The New York Times recently ran a feature with a headline that began, "Black Superstars Pitch Adidas Shoes..." For decades, brands have built associations with black culture and influencers to promote their products. The second half of the headline, however, reveals that diversity may not run deep at many organizations: "…Its Black Workers Say They're Sidelined."
As brands and advertisers attempt to promote brand diversity and elevate minority cultures and black influencers in their marketing, the absence of internal diversity is catching up with them. Recognizing this disconnect, brands and advertisers should look inward first before promoting diversity externally.
While it may have come as a surprise to some outside of the marketing space, it's unusual to find a creative team that features diversity and a broad range of backgrounds. Many brands and agencies are still echo chambers, talking to themselves and looking like themselves, despite dramatic changes in the consumer landscape.
These are three ways marketers can authentically support diversity within their own organizations.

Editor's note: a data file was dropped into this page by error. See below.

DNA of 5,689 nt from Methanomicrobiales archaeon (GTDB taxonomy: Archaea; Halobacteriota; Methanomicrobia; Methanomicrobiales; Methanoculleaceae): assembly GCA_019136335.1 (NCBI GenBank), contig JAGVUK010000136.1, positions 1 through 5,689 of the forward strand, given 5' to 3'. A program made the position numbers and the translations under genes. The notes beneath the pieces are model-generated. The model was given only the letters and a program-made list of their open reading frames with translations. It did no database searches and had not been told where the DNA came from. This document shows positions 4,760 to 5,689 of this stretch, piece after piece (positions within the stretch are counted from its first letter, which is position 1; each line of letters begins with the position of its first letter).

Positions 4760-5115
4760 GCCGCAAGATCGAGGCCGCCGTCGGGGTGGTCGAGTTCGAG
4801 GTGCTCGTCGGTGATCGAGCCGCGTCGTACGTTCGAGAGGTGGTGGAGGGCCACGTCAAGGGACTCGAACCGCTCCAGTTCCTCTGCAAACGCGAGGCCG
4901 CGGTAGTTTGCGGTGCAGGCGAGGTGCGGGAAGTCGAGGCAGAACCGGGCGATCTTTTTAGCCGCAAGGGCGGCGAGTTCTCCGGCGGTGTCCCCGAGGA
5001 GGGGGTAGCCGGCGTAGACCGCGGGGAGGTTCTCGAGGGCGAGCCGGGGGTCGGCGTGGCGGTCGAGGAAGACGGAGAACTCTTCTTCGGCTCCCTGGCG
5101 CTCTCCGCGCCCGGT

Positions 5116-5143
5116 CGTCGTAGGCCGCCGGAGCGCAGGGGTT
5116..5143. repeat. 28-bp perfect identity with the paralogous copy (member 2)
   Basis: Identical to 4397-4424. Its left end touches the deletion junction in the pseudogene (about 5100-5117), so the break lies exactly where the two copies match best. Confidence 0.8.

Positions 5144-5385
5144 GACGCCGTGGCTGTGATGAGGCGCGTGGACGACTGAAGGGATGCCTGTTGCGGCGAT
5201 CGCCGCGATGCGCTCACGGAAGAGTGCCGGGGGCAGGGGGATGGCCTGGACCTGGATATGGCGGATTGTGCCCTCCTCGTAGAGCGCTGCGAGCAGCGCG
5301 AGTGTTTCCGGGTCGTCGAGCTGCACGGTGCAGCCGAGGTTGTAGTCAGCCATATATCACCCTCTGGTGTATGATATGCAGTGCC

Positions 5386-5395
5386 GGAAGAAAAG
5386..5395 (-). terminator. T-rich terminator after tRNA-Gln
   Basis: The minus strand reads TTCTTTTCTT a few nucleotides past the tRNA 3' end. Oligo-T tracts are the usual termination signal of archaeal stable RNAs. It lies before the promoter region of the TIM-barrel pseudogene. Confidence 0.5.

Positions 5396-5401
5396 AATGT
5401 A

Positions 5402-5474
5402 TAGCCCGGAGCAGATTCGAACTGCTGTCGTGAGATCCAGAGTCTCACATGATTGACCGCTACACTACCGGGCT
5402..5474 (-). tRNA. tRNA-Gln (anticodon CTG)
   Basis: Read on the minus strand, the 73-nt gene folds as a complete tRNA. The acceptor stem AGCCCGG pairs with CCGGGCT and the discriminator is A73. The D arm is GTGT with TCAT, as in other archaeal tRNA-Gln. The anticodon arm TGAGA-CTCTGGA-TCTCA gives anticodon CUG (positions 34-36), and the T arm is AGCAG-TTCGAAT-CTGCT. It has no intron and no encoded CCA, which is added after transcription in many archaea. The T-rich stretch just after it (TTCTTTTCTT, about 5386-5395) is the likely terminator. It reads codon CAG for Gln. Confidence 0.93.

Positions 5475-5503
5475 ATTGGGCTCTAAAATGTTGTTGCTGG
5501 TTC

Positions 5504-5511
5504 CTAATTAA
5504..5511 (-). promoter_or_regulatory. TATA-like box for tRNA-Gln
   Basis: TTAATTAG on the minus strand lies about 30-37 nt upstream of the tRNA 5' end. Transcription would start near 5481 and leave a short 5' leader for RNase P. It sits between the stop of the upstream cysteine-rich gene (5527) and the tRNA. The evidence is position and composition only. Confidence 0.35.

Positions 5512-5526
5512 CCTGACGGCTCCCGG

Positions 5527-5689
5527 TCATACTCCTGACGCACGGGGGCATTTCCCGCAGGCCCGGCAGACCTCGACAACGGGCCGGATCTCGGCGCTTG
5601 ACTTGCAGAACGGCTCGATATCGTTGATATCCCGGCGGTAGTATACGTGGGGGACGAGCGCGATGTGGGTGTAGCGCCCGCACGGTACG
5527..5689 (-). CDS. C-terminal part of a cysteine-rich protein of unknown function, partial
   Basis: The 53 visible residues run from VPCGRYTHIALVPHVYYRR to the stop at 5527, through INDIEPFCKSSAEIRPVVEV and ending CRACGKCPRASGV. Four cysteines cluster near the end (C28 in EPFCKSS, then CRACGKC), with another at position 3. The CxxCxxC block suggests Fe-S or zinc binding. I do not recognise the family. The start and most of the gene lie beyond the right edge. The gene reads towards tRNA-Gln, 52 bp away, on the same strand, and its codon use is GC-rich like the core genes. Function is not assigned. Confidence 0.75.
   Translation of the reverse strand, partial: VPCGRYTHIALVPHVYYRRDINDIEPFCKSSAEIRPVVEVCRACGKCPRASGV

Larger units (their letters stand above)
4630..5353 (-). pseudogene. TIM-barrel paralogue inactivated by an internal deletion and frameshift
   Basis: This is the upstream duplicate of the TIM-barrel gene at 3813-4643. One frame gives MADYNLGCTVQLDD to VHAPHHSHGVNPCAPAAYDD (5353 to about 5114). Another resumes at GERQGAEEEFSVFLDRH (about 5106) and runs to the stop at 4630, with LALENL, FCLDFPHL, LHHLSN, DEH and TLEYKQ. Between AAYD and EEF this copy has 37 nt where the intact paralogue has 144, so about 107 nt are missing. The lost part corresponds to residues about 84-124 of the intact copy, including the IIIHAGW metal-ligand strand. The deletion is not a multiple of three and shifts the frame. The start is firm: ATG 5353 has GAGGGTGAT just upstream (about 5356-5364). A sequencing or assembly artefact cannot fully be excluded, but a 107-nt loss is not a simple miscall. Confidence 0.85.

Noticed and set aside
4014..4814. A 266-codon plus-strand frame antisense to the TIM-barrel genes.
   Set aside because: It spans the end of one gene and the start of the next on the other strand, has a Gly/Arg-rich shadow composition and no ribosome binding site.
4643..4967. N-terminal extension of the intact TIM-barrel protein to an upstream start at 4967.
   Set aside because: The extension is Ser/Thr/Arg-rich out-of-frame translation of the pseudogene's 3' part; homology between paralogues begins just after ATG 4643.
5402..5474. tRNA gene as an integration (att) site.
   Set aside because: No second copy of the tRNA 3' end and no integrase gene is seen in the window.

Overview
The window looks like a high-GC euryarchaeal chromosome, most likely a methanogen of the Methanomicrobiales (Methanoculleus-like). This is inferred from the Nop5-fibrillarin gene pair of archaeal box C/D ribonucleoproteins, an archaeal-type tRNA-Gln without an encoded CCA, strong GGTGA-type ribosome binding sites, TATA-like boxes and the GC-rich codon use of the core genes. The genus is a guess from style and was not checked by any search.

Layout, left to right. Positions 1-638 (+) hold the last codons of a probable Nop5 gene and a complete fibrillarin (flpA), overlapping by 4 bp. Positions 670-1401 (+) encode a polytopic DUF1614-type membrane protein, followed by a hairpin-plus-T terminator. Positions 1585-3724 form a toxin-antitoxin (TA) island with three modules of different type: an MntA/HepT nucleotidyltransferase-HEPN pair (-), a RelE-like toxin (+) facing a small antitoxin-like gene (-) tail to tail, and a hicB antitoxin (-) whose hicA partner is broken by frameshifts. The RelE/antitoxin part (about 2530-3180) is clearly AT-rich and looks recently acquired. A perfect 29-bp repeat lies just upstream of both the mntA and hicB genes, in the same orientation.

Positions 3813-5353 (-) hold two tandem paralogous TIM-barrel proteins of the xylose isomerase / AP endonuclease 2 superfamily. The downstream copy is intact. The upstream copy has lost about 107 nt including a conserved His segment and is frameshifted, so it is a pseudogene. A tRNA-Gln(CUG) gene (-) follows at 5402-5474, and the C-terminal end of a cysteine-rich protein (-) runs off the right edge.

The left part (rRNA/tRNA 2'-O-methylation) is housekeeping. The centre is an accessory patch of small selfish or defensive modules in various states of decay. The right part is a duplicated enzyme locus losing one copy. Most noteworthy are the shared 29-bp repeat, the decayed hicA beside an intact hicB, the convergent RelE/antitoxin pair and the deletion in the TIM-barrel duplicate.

Hire people of color, at every level.
I'm often the only non-white person in the room, even with brands that purport to really "get" culture. There may be interns of color, but rarely senior leadership representing the diversity they portray.
While the ad world congratulates itself on embracing diversity in marketing, the Instagram feeds coming out of Cannes, featuring all-white panels discussing sneakers and counterculture, show how little the industry has evolved internally.
Brands and agencies need to go beyond the "superstars" to hire people who reflect the culture they are marketing, including directors, photographers, the HMU, production companies and creatives. Inclusion should be the norm when hiring for all positions and all campaigns—not just the diversity ones.
Empower the communities you draw from.
When brands and agencies draw on cultural references and influencers, they should take it upon themselves to better understand the suffering and structures that contributed to the art and community they are marketing. Black and Brown artists and athletes come from unique communities across the country and the world. Brands should seek to support these communities across the board from internal opportunities to community investment.
Choose inclusive vendors.
Brands need to hire vendors with a proven track record of inclusive senior hiring to demonstrate their commitment to true diversity. We've already seen influencers lead this charge. For example, when Beyoncé was pictured for the cover of the 125th September issue of Vogue, she insisted on using a black photographer. It's time that brands followed suit in hiring practices.
In the quest to embrace inclusive cultures in marketing, I often hear clients say they don't see color, they see only culture. That perspective is a privilege—a privilege that can lead to a problematic disconnect between external marketing and internal values.